I burst into tears and continued to bawl for 20 minutes upon hearing this. He was tiny, only weighing about 500g heavier than his birth weight and I had NO IDEA what I was doing. I was beyond terrified. I was used to big chunky babies, not this tiny human who pretty much fit in the palm of my hand. I really didn’t feel ready to leave the safety of the hospital and the nurses – hell, we had only become wire-free 24 hours earlier. I was scared of the outside world, its germs and the people. My nurse of the day, Kerrie, just kept handing me tissues telling me I could stay if I wanted, they weren’t kicking me out. I knew though that my kids wanted their baby brother to come home. My husband wanted more than a 50% wife, and I was over expressing and the constant travel. I wanted to be able to stay in my pyjamas all day and just cuddle my baby on my couch. So home we went..
The day after he was discharged we had his tounge tie revised and released and a general visit with the lactation consultant who was empowering and made me feel like I had a handle on this. Every day got a little easier, every day the anxiety lessened as Alaric continued to gain weight and grow. Oh and for any preemie mums – the explanation as to why your baby is so tiny despite their age becomes a second nature conversation as well as the comments about the chubby cheeks that most seem to get. I cannot go anywhere without soneone commenting about my little chubba bubba’s cheeks.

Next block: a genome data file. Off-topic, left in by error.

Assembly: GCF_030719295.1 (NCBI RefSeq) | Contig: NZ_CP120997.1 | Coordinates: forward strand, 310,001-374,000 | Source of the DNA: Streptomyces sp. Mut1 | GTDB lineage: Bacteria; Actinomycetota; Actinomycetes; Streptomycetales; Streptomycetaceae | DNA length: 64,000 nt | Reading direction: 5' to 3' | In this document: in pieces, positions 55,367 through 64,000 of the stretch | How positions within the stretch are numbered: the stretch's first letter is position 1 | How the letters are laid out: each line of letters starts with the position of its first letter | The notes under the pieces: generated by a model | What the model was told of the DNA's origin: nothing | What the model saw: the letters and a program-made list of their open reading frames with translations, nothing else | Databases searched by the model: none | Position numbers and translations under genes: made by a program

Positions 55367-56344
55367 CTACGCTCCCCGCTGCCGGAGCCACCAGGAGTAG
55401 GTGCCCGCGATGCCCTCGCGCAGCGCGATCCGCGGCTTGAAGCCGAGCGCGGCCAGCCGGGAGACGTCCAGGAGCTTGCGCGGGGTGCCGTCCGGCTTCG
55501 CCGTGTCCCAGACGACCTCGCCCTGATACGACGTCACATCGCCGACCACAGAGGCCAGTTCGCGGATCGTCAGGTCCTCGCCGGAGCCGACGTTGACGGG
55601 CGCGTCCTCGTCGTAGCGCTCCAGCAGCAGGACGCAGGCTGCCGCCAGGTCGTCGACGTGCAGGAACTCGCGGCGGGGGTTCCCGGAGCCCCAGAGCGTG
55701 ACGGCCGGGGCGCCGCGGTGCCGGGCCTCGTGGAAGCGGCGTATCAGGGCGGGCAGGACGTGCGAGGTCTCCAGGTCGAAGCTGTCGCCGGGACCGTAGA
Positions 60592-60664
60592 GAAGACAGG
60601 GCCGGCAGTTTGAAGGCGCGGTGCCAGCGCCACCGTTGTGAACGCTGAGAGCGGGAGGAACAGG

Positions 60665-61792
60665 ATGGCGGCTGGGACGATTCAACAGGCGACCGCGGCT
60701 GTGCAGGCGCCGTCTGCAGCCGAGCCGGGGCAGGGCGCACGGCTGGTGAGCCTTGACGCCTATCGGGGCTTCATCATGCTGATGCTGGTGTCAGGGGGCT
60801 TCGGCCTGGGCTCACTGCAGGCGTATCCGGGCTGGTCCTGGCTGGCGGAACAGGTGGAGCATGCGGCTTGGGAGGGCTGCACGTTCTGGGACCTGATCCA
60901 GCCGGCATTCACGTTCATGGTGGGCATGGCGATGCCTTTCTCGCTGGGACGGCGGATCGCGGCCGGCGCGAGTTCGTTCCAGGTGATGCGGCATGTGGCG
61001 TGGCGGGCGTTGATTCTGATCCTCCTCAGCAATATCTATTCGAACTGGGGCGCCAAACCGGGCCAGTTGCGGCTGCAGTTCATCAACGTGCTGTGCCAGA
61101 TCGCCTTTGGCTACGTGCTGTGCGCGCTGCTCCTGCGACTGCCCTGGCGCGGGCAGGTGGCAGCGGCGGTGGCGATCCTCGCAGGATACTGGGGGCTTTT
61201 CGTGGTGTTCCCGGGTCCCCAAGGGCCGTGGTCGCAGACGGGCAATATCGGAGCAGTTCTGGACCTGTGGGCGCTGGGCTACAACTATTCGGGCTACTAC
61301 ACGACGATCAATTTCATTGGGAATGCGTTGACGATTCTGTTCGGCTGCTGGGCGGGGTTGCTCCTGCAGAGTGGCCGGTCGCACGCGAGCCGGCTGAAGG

Alaric is, as of the 3rd of May, six months old or four months corrected. In the short six months of his life, he has been through more than most adults – CPAP, two rounds of phototherapy for jaundice, countless blood tests, lumbar puncture, two further hospital admissions – one for meningitis entrovirus and one for CMV -IVs/cannulas of varying natures, visits to various specialists including a paediatric Opthamologist in Sydney (we have a review in June to see if he needs glasses).
He loves bath time, his siblings and our big pointer, Romeo. Bibs are our fashion accessory with the continual reflux issues. We started in 00000 and now fit 000 and a few 00 pieces despite weighing nearly 8kg (no idea where it’s hiding). He has just started to roll and has the most amazing smile, it literally makes everything better no matter what. Me as a mum and as a person, I have grown and learnt so much about myself. I am consistent with my daily meds now, whereas before I could be a little sporadic. I know the routes to the hospitals like the back of my hand, more medical terminology than I’d like and I’ve learnt that even the smallest beings can teach you about strength and bravery, and that preemies are true superheroes. I’ve learnt patience and that babies (and kids) do everything in their own time and not before. I’ve learnt kindness, love and compassion from total strangers. Most importantly, I’ve learnt that I can handle more than I know and that I’m actually a strong person even when I feel completely broken.